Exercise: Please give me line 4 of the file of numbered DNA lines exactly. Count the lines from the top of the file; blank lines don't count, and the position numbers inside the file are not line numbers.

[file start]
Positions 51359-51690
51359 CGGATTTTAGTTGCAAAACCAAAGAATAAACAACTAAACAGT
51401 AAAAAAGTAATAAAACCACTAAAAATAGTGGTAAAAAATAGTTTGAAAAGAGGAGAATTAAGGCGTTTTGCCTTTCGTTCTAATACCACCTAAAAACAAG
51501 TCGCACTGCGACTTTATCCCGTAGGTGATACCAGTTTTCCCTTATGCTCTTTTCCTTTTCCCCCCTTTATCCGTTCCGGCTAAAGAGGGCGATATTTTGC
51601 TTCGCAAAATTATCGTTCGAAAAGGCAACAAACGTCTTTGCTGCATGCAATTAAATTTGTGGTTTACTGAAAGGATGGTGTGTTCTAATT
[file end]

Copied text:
51501 TCGCACTGCGACTTTATCCCGTAGGTGATACCAGTTTTCCCTTATGCTCTTTTCCTTTTCCCCCCTTTATCCGTTCCGGCTAAAGAGGGCGATATTTTGC